POL S 501: Advanced Research Design & Analysis (Grad Stats I)
Tuesday 1:30 pm - 4:20 pm, Smith Hall 220 lab
Professor: Matt A. Barreto
Teaching Assistant: Loren Collingwood
This is the second course in a graduate sequence on research design and data analysis. Building on the foundations in POLS 500, this course will teach you how to test your hypotheses in a rigorous and appropriate scientific manner. Even if empirical data analysis and statistics are not at the forefront of your research agenda, they play a very important role in social science research, books and articles today so it is very important that everyone of us has a basic understanding of data analysis and regression models so we can read, write, understand, and critique the existing literature and scholarship in our subfield.
This course will be taught primarily using the statistical software package Stata, and as such, we will spend considerable time learning how to use Stata, and how to manage our various datasets. Knowing the math and statistics behind the analysis is essential, and you will learn this in is class, however if you can not put it to practice correctly in a statistical package, that knowledge is not very useful. Thus, you will learn not only the statistics behind the curtain, but also learn, in-depth, how to create, use, manage, and analyze the data. Throughout the quarter, we will also replicate all our work in a second statistical software package, R, so you can learn the basics of R which will be used in the following sequence, POLS 503, and POLS 510. You should plan to have both of these programs installed on your own personal machine, and you should also sign up for a CSDE login, so you can remote access to Stata and R and other software.
Finally, we will spend a considerable amount of time learning and practicing how to present your data analysis findings. If you can not present your research findings in a coherent and compelling way to your audience/reader, it doesnt matter how sophisticated your methods are. One of the most important things you can master as a scholar is being able to give a high quality presentation of research findings, including bullet points, data tables, charts and graphs.
Books / Articles:
There are four books we will be using in this class for different degrees and purposes. All four are important starting points in learning how to apply statistical analysis to political science research questions, and also how to implement and manage your data in Stata. Other readings may be found online, or academic journals, as necessary, and I will notify you of those, if and when we use additional materials.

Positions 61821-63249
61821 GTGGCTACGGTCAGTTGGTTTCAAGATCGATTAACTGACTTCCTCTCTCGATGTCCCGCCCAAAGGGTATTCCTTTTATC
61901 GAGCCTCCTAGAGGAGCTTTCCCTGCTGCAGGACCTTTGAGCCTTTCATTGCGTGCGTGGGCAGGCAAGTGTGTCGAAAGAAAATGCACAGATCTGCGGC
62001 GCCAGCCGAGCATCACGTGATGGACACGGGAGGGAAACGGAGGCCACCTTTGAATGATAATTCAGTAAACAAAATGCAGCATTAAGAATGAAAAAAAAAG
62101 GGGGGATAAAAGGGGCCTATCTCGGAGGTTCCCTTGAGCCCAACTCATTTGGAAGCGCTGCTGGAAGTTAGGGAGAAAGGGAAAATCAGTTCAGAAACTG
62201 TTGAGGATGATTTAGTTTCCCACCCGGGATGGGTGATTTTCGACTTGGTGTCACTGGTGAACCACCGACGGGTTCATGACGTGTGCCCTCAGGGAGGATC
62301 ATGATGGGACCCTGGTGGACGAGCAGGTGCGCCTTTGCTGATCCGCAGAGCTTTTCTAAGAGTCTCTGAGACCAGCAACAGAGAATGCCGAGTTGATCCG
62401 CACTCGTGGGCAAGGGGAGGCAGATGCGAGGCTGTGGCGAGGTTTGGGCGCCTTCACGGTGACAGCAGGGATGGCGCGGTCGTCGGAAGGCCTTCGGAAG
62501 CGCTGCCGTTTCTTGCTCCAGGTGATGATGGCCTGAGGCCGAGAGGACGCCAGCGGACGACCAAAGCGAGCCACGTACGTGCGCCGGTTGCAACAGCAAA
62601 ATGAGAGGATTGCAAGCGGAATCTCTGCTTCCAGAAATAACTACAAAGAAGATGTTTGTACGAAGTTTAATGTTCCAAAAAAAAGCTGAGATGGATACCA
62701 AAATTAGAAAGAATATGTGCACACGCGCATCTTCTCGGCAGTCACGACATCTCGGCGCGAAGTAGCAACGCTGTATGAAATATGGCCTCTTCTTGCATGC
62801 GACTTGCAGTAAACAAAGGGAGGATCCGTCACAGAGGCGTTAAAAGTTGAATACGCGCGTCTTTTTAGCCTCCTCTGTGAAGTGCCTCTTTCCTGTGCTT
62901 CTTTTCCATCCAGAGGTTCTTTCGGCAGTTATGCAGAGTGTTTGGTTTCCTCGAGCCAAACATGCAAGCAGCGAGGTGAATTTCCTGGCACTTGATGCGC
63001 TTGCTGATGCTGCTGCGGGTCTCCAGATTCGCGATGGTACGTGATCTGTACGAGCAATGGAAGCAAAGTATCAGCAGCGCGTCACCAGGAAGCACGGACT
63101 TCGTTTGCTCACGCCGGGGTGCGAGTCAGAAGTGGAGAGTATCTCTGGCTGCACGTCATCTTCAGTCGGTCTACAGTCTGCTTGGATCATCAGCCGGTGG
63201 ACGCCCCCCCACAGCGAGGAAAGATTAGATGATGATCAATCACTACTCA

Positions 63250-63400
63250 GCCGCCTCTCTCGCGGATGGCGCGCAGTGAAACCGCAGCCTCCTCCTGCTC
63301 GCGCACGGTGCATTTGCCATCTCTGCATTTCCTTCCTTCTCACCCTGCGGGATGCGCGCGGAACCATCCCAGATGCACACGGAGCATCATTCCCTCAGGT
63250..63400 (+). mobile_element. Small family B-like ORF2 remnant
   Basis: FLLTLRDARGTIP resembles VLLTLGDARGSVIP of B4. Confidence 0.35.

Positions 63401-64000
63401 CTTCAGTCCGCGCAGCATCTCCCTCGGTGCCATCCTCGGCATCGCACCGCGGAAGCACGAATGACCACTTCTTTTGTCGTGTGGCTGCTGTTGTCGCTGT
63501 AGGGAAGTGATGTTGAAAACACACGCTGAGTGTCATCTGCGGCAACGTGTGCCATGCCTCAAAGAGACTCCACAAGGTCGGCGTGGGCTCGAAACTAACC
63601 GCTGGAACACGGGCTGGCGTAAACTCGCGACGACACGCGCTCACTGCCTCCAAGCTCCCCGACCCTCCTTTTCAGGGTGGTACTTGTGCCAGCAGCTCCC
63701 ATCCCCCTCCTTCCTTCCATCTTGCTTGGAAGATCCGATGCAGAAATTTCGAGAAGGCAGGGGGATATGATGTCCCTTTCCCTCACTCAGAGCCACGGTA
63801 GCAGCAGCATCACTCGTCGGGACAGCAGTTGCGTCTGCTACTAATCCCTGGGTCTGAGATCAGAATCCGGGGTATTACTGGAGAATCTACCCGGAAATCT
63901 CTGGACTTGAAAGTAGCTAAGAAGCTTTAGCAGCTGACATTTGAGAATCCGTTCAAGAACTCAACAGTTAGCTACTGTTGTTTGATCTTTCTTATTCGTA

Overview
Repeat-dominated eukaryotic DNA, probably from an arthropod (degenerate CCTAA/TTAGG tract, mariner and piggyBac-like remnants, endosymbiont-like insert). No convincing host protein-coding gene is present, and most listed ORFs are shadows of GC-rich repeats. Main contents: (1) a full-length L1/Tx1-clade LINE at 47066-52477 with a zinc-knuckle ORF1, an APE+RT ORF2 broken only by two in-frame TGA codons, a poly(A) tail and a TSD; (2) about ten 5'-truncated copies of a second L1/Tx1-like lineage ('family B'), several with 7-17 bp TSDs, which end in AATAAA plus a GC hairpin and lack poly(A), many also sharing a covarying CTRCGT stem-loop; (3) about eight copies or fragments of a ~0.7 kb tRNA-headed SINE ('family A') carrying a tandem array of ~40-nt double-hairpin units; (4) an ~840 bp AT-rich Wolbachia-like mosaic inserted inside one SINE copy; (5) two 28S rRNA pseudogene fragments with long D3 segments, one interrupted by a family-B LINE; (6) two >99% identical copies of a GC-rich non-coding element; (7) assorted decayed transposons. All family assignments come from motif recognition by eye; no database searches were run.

Research outline (1 page) Cr/NC Extended outline (5 pages) Cr/NC Lab Section 20 points Homeworks 20 points Research presentation 30 points Final Stats Paper (20 pages +/-) 30 points -------------------------------------------------------------------------------- TOTAL 100 pointsTentative Course Outline: (subject to change)
Week 1: Weds: Welcome and Introductions Fri: Getting Started With Stata, Ch 1-2 / Hamilton Ch 2 Week 2: Weds: W&W Chapters 1 2 Descriptive Statistics and Probability Fri: Getting Started With Stata, Ch 3-5, Ch 13 Week 3: Weds: W&W Chapters 3 5 Distributions of Variables Fri: Hamilton Ch 4; Mitchell Ch 5 Week 4: Weds: W&W Chapter 6 8 Samples and Point Estimates Week 5: Weds: W&W Chapter 9 & 17 Hypothesis Testing, Chi-Squre Fri: Hamilton Ch 5; Mitchell Ch 6 MUST HAVE YOUR DATASET PICKED OUT TO SHARE IN LAB Week 6: Weds: W&W Chapters 15, then 11 12 Correlation and Intro to Regression Fri: Hamilton Ch 6 Week 7: Weds: W&W Chapters 13 14 Regression Part II Fri: Hamilton Ch 7 Week 8: Weds: Data management tips and tricks in Stata Fri: Mitchell Ch 3-4 Week 9: Weds: Using Interaction terms, and post-estimation techniques Fri: Mitchell Ch 4, 5, 9 Week 10: Weds: Final Presentations in class (PowerPoint) Fri: Final Presentations in class (PowerPoint) Finals: Mon or Tues: Poster Presentations to Department (Gowen 1A)